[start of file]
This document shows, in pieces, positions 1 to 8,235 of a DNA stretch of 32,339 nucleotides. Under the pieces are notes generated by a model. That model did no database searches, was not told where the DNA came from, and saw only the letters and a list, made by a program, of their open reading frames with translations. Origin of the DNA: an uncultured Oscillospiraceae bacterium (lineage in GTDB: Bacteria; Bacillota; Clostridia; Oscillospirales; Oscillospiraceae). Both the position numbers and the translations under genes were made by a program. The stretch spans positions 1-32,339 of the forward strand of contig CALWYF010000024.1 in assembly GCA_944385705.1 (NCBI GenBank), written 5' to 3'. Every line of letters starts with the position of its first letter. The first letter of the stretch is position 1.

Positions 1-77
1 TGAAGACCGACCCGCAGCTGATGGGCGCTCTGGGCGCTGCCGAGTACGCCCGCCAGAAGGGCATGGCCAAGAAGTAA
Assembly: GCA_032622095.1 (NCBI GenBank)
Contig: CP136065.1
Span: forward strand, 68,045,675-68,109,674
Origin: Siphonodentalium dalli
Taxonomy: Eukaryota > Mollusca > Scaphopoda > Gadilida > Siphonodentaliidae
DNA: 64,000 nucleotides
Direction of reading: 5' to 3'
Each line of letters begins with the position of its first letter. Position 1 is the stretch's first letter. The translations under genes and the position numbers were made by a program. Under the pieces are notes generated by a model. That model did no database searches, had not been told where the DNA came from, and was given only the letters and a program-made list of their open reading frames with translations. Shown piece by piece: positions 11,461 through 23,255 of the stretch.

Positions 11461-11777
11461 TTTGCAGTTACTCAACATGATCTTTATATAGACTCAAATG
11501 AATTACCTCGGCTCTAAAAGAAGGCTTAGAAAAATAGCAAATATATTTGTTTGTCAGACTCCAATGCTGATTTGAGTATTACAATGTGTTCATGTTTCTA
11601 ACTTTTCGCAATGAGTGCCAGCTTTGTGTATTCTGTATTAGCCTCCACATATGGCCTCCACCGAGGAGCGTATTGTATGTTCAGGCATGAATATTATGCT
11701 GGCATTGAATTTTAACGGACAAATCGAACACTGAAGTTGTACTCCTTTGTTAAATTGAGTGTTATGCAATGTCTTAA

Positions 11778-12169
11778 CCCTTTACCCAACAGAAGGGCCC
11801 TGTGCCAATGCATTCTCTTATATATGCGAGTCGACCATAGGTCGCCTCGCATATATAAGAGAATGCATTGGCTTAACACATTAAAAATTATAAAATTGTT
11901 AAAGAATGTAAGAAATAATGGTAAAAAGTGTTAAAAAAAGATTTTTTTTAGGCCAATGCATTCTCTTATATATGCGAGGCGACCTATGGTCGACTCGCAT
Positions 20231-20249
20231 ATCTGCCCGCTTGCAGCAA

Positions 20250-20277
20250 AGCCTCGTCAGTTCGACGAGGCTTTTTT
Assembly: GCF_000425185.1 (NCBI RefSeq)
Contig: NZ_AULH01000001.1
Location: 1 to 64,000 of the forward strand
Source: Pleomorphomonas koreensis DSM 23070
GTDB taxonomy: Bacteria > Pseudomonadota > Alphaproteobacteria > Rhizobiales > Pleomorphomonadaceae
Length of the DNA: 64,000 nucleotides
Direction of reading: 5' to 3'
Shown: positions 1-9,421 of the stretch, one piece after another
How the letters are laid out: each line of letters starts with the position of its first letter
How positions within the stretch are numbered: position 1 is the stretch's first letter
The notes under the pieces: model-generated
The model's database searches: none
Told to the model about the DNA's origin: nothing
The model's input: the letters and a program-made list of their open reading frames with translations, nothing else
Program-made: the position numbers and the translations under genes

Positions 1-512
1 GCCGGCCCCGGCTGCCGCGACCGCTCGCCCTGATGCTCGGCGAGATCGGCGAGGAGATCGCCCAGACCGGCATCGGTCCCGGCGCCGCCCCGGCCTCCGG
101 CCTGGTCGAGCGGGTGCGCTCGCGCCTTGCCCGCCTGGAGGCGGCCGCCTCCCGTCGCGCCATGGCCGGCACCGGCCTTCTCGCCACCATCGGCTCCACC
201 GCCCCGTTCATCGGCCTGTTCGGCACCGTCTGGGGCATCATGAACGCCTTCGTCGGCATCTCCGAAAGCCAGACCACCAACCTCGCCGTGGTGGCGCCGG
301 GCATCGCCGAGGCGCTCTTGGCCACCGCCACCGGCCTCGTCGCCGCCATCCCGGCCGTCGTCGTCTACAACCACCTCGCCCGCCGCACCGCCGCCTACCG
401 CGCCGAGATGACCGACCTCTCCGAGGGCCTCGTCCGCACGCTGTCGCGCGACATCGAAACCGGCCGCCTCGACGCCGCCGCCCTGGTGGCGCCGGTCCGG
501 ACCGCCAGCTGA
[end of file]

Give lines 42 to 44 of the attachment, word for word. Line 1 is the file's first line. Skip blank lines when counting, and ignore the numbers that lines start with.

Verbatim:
101 CCTGGTCGAGCGGGTGCGCTCGCGCCTTGCCCGCCTGGAGGCGGCCGCCTCCCGTCGCGCCATGGCCGGCACCGGCCTTCTCGCCACCATCGGCTCCACC
201 GCCCCGTTCATCGGCCTGTTCGGCACCGTCTGGGGCATCATGAACGCCTTCGTCGGCATCTCCGAAAGCCAGACCACCAACCTCGCCGTGGTGGCGCCGG
301 GCATCGCCGAGGCGCTCTTGGCCACCGCCACCGGCCTCGTCGCCGCCATCCCGGCCGTCGTCGTCTACAACCACCTCGCCCGCCGCACCGCCGCCTACCG